“The idea is to connect all this and have the incentives available,” Patton said. “It’s important to be prepared and have the tools available for investors to attract to Edwardsville…. We do not want to neglect the middle part of the community.”

Williams hinted that a major retailer may have interest in property along those roads, but preexisting environmental contamination may make them hesitant. By having a TIF district in place, he said, funds would be available to help any such retailer remediate those properties and make them feasible for use.

Keller Construction in particular takes up a large amount of property along Center Grove Road, situated between two large retail districts and a movie theater. The construction company’s property sits behind a solid concrete wall, and stands out as an industrial use in a largely commercial and retail area.

“It’s a prime location,” Patton said. While no plans are currently on the books for Keller to move, Patton said they do own a significant property out by Route 255. “If someone comes along… we don’t know for sure, but it’s appropriate to be prepared,” he said.

The rest of the proposed TIF district is less well-known, off the main roads and often used by smaller businesses less dependent on foot traffic such as propane dealers or the Glen-Ed Food Pantry. One business only about a block from Troy Road is closing this fall: Bill’s Montclaire Floral, shutting down after more than 40 years in Edwardsville. The owner could not be immediately reached for comment, but the going-out-of-business sale has already begun.

A tax increment financing district is often a harder sell than a business district, as the latter only affects those who shop in the affect area. In a TIF district, any increase in property taxes is set aside in a special fund instead of going to the other taxing bodies. Most affected are schools, such as Edwardsville District 7, which receive the bulk of property taxes. Patton said he is meeting with new superintendent Lynda Andre this week to discuss the issue.

“We’ve been wise about incentives in the past, and I know the district has appreciated the growth that we’ve brought,” Patton said. “We will have more conversations with the school district.”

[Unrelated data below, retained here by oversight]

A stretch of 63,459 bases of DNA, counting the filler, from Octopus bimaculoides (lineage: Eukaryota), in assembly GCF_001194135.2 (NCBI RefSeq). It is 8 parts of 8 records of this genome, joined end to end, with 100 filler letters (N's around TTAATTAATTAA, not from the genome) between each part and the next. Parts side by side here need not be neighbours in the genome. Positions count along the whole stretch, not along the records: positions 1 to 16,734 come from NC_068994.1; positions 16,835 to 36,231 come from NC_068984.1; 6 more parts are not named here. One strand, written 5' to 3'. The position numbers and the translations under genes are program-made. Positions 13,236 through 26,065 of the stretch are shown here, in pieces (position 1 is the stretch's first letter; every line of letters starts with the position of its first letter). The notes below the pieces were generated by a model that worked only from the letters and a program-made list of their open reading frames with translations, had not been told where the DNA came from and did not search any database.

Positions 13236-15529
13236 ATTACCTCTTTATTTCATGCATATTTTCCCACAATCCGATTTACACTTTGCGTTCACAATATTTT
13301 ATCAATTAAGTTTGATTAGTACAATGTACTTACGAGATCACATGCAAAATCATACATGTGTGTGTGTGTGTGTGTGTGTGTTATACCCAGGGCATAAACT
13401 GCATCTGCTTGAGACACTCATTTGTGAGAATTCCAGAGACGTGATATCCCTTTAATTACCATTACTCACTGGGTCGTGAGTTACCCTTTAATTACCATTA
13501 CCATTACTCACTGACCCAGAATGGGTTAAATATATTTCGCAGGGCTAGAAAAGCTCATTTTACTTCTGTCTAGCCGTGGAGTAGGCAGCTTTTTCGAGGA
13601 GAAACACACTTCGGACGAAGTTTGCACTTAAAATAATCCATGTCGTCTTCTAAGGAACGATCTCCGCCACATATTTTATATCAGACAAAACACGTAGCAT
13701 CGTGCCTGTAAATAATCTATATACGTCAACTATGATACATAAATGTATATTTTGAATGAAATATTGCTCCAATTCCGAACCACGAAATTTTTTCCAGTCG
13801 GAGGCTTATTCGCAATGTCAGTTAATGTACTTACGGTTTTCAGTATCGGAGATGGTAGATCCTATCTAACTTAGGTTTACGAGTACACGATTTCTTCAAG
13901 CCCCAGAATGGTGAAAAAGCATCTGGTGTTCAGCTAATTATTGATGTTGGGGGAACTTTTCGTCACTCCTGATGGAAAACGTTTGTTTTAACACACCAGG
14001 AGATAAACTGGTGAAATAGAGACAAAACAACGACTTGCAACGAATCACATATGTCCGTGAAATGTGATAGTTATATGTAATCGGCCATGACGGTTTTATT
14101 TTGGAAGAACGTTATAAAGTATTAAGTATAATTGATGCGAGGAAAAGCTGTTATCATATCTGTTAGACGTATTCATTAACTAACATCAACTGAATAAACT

The business district is proceeding to a public hearing, the date of which has not yet been set. For the TIF district, the city has put out a request for proposals to do the initial study. Then a committee is formed of representatives from the various taxing bodies, who may weigh in at public hearings before the final decision is made.

Contact reporter Elizabeth Donald at or 618-239-2507.

Anderson Hospital Edwardsville land deal expected to close Friday

Anderson Hospital will close on the purchase of a 10-acre parcel of land in Edwardsville, Ill. Friday, according to the broker working the deal.

The 10-acres Anderson is buying was part of a larger 49-acre parcel that was listed for slightly more than $16 million, according to Frank Chandler, associate broker for Edwardsville Landmark Realty who listed the property. Chandler said the deal is expected to close at 11 a.m. Friday.

The 154-bed, Maryville hospital has yet to decide what the land will be used for, hospital officials said in a statement. It’s possible officials will develop the land for either outpatient services like physician offices, imaging services, an urgent care facility or outpatient surgery. The site is about five miles away from the current hospital.

There’s no time table for developing the land, the statement reads.

“Like the city of Edwardsville, Anderson Hospital continues to plan proactively for the future,” said Keith Page, Anderson Hospital president.

On Feb. 3, all seven city council members approved an annexation agreement with Anderson Hospital. The site is south of Governors Parkway and District Drive in Edwardsville, Walt Williams, economic community development director for Edwardsville, told the Post-Dispatch.

Samantha Liss

Planet Fitness building $7 million gym in Edwardsville

A franchisee has announced plans to build a $7.5 million Planet Fitness health club in Edwardsville.

The two-story, 30,000-square-foot gym and fitness center will be built at the corner of Center Grove Road and Illinois 159. Franchisee John Clancy said the new metro-east locale will be a flagship for his group, Planet Fitness Midwest, as several more locations are planned for the greater St. Louis area.

“There are really no low-cost options in Edwardsville, Clancy said. ‘We saw a big void and an underserved area. We love Edwardsville. It’s super regional, and we just love the town.”

Clancy said the Edwardsville gym is expected to open in the fall of 2015.

Clancy said the Edwardsville location will staff 15 employees and offer members 125 pieces of cardiovascular equipment, including treadmills, stair climbing machines, elliptical and stationary bikes with an HDTV for each machine. Members will also have access to the PF 30-Minute Express Circuit, PF 12- Minute AB/Core Circuit, two massage chairs and three hydro-massage beds.

Planet Fitness Midwest opened its first Planet Fitness last April across the river in Overland, Mo. The group also plans to open a location adjacent to Mid Rivers Mall in St. Peters, Mo. and another in Wentzville, Mo.

The group opened the first of several Planet Fitness locations in the greater Cincinnati area in 2012. That year, the franchisee opened in Finneytown, Ohio and two more in northern Kentucky. Last year, others were established in Cincinnati; Springdale, Ohio; and Milford, Ohio.

The chain was founded in 1992 and today totals 900-plus gyms that provides fitness memberships for as low as $10 a month. Chief operating officer Michael Hamilton said Planet Fitness provides a judgment-free, clean and comfortable place to work out at a great value.

“We’re thrilled at the chance to expand our offering and bring a dozen new locations to the St. Louis metro area,” Hamilton said in a released statement. “We’re excited to be opening our flagship Planet Fitness health club in Edwardsville.”

Contact reporter Will Buss at or 618-239-2526.
Belleville New-Democrat